“Greater visibility will allow us to get a view of real-time risk, but translating to business leaders is going to be a big challenge.” The need to articulate in a way that business leaders can understand is crucial, he said, adding that traditional distinctions between a risk discussion and a straight IT discussion will not suffice.
Over in the CREST stream James Chappell of Digital Shadows was trying to unpick the topic ‘Threat Intelligence – Marketing Hype or Innovation?’ Arguing that cyber-threat intelligence is not a new concept, he added that the current buzz was due to “innovation” within this space.
“We’re getting better at joining our systems up and involving human beings in the process of gaining intelligence,” he said. However, “very few people are using this human-based threat intel in an effective way.”
He added by way of prediction that, “We will see market consolidation and brokerage of data feeds through managed services.” In addition, “Sharing initiatives must become common – but how do you share enough without giving away the crown jewels?”
The afternoon sessions offered another wide array of topics – everything from coding hybrid mobile applications to the finer points of cyber-insurance. A personal favorite was the identity case study session under the IISP stream.
“We will see market consolidation and brokerage of data feeds through managed services”James Chappell, Digital Shadows
This conceptual presentation from Global Identity Foundation CEO Paul Simmonds and Capgemini’s Robert Lapes looked at the concept of barriers – or the “locus of control” – that security operations typically like to operate within.
In the boundaryless world, though, such loci are no longer relevant. “If you build things too rigid,” said Lapes, “In the new way of thinking they won’t survive.”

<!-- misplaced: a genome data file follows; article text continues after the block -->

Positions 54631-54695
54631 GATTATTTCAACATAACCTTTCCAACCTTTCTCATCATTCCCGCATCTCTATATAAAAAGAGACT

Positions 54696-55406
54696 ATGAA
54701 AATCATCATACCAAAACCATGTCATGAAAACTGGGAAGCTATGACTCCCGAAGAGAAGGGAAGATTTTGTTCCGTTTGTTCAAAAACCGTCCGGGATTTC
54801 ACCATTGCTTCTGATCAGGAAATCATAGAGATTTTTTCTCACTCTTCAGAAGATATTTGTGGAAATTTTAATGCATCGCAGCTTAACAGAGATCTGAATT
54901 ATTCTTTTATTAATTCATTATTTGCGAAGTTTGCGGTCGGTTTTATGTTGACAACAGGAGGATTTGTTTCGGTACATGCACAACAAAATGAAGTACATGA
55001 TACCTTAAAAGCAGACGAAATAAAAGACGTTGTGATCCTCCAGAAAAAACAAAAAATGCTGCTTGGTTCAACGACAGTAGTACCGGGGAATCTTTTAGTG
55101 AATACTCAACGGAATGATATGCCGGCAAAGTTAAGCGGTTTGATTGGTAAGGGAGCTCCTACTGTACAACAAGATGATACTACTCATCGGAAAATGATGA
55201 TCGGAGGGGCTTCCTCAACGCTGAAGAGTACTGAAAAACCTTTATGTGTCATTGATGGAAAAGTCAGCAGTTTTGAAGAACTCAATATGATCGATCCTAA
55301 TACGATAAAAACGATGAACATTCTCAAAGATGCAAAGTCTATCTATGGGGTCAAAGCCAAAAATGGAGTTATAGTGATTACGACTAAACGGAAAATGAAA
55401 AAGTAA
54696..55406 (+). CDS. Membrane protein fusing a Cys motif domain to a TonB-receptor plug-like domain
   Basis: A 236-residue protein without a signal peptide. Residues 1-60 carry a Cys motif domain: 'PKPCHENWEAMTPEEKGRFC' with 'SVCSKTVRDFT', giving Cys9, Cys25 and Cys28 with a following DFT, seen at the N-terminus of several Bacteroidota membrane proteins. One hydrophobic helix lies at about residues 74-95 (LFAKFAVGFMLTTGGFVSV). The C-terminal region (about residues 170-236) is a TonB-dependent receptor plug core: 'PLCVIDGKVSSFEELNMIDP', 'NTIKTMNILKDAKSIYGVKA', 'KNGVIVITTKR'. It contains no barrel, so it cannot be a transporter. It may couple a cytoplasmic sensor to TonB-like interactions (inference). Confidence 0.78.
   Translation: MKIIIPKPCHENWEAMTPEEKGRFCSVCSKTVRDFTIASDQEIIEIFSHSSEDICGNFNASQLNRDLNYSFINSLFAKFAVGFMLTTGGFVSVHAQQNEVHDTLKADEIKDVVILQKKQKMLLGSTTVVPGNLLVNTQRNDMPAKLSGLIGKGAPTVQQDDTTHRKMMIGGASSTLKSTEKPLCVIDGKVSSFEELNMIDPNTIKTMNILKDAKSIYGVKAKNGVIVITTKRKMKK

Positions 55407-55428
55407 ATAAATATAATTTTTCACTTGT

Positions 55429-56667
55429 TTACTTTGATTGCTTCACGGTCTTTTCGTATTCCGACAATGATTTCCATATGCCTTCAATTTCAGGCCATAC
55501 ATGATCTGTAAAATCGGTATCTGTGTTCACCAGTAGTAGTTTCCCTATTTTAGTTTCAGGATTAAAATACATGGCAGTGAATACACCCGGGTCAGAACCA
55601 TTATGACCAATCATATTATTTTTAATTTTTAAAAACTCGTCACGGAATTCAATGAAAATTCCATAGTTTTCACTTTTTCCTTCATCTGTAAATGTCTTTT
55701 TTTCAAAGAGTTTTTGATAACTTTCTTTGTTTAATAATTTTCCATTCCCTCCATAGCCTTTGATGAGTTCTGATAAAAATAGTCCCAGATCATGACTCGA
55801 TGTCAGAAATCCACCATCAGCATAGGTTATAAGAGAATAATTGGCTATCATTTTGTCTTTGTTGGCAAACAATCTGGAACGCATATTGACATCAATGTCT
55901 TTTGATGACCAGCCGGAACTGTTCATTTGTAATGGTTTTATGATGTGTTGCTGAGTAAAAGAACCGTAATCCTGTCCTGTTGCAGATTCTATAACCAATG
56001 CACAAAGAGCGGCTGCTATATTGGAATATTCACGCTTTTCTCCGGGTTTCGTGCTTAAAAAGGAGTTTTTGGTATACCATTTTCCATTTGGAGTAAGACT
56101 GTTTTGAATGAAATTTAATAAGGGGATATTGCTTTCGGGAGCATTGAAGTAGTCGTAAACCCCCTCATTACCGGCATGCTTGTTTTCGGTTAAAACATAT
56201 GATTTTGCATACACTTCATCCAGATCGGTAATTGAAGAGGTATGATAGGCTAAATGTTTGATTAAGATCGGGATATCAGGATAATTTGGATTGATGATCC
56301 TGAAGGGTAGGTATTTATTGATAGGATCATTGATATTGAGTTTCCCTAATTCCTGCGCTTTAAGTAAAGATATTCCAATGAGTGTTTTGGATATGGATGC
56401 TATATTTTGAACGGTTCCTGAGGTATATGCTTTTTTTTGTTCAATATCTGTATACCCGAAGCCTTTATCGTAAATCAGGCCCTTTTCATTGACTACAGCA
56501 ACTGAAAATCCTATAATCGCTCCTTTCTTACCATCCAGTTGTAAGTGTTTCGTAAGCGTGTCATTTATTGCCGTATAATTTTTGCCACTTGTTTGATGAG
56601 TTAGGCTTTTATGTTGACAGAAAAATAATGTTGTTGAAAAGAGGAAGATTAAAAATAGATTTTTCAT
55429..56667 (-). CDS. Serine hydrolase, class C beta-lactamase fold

In the boundaryless age, authorization, authentication, accountability and operability must take place outside the locus of control – and the way that ecosystems integrate identity is key to their success. But identity, in the modern age, must apply to more than just people. Code, devices, agents and organizations also need identities, and the integration and interplay between these, if successfully managed, will be key to how infrastructure is secured.
As if that wasn’t mind-blowing enough, this presentation also incorporated Hegelian philosophy, quotes from a science-fiction author, Yoda, and ended with sage words of advice the eternal optimist, Bob the Builder: “Can we fix it? yes we can.”
No doubt a successful day then, with each of the 350 attendees taking away something different. And as to Glover’s plans for CRESTCon, he feels it has outgrown this year’s home of the wonderfully historic Royal College of Surgeons.
“We need a bigger venue. I think we could increase attendance by another 50-60% without trying very hard. We are already trying to plan to give this a greater level of innovation. We don’t want it to be the typical conference.”
I look forward to CRESTCon 2016 already.